Wednesday, August 20, 2008


On the subway this morning I sported wet hair, taped-together headphones and a truly embarrassing pair of sandals, the others having been ripped seam to seam in Costa Rica after the ATV incident where I smashed against a cliff rock, and I was a few minutes off my normal schedule and fumbling more than usual when I entered the F train.

One stop and a seat opened up near two guys and I sat down between them, trying not to drop my bag, trying to keep open my eyes, adjusting my falling iPod and various other balancing acts and the guy to my left looked at me and so, I looked at him. His eyes were sad or confused, or maybe it was just me, but it struck me that he looked kind of familiar in the way that I had seen him around, in my neighborhood or in my office building or something, except he didn’t look like he normally did, he didn’t have a hat, bright sneakers. He was wearing something marginally office appropriate the way certain people under a certain age do, slightly off, still with that rebel shaggy hair or a skirt that is a little too downtown, uneven bangs, the posture still swaggering, the shoes flagrantly anti-establishment, anti-loafers. The way one shows the rest of the office that one still doesn’t belong on one's own volition, that this is all just eating time before that artistic endeavor pans out. And it didn’t fit him, maybe precisely because he didn’t want it to, maybe because he just didn’t look like he’d ever be right at home in a button-down, no matter what he did, because it wasn’t who he was underneath it, in the way you wonder if people become exactly what their genetics predispose—a skinny-pale misfit must then become a punk, a blonde boy from California, a surfer.

And he was reading a battered copy of Ulysses, one from the 70s with a hideous black font on the cover, yellowed pages, a broken spine. My own novel just got handed over for a pre-read, and when I started it I had nothing but Ulysses on the brain, I had wandering ideas about the entire thing, I had just gotten back from a journey of epic proportions myself and had all these new ideas about it and I thought, now is the time to say something, to reach out and connect with a stranger, because it would be the right thing to do, because this sort of thing doesn’t happen too often, and we all only intersect with about 20 people on a regular basis and how are we ever to meet anyone new unless we make an effort, without a beer in our hands, without wanting to make out, get a job, get directions.

Because in Nicaragua I made friends at the drop of a hat, wouldn’t hesitate to let whomever sit down next to me or comment about someone’s book on a bus, especially if I had been sure then, as I was at this moment, that I had seen this person before. That he had seen me. But now, on Wednesday morning in New York City, on the F train, even though I had something to say, even though it would have been too personal and maybe then it would have been memorable just because of that, I did absolutely nothing.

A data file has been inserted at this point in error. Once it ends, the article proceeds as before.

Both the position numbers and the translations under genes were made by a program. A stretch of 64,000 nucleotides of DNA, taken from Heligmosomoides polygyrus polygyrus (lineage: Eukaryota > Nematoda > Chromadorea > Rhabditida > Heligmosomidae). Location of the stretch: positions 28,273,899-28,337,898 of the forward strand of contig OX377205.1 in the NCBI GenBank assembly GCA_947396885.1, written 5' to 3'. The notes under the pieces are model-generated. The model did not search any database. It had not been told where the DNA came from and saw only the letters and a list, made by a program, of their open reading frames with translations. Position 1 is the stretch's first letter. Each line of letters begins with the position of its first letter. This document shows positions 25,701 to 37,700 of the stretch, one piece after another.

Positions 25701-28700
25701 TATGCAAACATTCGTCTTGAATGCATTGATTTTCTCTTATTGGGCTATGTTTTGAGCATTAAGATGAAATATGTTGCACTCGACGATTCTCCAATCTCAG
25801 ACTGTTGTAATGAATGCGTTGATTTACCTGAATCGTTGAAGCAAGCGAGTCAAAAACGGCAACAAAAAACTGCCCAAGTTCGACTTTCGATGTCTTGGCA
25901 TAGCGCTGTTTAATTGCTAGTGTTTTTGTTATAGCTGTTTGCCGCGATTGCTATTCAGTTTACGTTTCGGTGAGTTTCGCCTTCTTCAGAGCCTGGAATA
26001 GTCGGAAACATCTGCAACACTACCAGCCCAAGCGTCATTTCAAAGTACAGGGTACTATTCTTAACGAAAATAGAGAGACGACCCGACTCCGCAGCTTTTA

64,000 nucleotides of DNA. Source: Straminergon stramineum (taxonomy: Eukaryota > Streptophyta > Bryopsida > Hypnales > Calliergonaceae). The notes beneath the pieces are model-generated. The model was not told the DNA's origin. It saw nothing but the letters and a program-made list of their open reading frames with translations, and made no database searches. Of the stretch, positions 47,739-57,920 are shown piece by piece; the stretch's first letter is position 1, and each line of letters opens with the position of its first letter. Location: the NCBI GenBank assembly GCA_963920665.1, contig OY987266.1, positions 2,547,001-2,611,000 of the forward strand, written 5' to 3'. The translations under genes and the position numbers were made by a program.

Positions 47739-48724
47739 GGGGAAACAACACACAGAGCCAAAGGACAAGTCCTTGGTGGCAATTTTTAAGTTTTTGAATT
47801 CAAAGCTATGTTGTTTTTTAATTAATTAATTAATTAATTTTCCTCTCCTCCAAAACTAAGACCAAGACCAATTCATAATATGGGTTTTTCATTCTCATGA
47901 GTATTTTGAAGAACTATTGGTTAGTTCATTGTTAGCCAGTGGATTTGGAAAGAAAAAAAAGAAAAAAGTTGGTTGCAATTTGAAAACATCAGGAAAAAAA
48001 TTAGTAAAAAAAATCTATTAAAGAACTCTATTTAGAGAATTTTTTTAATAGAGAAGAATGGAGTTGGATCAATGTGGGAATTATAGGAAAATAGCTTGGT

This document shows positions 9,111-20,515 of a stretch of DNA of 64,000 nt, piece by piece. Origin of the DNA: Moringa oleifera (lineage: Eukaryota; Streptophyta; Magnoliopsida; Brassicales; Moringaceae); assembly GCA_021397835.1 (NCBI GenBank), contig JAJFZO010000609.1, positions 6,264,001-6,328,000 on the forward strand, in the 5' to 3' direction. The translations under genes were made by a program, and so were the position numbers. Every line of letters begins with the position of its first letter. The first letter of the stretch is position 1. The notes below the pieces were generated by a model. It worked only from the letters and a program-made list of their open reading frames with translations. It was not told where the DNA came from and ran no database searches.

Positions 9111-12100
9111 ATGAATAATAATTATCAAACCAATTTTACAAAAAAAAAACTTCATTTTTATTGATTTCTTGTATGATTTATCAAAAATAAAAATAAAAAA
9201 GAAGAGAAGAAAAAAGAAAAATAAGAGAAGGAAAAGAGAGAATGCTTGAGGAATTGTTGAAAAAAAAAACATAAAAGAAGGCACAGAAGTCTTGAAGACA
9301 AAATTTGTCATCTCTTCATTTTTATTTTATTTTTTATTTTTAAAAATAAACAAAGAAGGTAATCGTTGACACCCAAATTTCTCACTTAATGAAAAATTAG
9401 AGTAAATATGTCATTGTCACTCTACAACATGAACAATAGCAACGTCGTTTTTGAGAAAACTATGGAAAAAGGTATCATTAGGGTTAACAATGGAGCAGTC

I didn’t even look back.

I turned my iPod up.

And then I got off the subway and while I was walking off, I knew that I had given up a small opportunity that would affect me for some reason, because it wasn’t just this kid, this moment, it was a symptom of an overlying disease of staid standards I just fell back into without even pursuing. It was natural to act this way, and because of that, it was wholly unnatural. I stole a glance as I got off, and the kid was staring at me, like he knew, I could have talked to him and didn’t. I just didn't.

It was all out of context—the situation, what we were wearing to go to work, the time of day, the day of week, it just didn’t make any sense. It was just another casualty of the city day, a million chances we have to make nice, to make friends, to make a connection and we just don’t.

I will figure out how to do this in NY, without alcohol, without sexuality, without an ulterior motive, I promise I will learn how to do this someday.


debo said...

These are just a few of the reasons why people elect to not only leave NY, but also occasionally move to such far away places as Nicaragua.

Anonymous said...

Or Buenos Aires? I think that's a good, healthy goal, K. I saw a girl that I had known as a sort-of-friend back at D.U., the other day, as I was boarding a plane. She looked right at me and smiled but I immediately looked away so as to pretend I didn't recognize her. My seat ended up being directly in front of her's, of course. I excused my not aknowledging her by telling myself I was tired of travelling, and I was caught off guard, and didn't really even know her that well in the first place, etc... I was careful to not look behind me as we were getting off the plane. I felt a pretty deep sense of guilt during and after the flight, but at the same time it was just easier to say nothing.


Wayne Allen Sallee said...

K, this was a great piece of writing. Very detailed. Even though I only go to NY for writing conventions, you did a good job of bringing back memories. Thanks for that.

Auburn said...

K - We console ourselves in Phoenix that it's too hot to talk, or the dust is choking our throats, or we need to scan the ground for scorpions instead of searching for kindly faces in which to engage ourselves. Except for the subway thing, of course, we seem no different wherever we live, which is why Chardonnay makes a great conversationalist and anonymity has become the rigor du jour.

Thanks for this stunning and seamless post today. When I grow up, I'd like to write as well as you.

K said...

Thank you for all your comments guys, the support really keeps me writing, and coming from you, it really means a lot.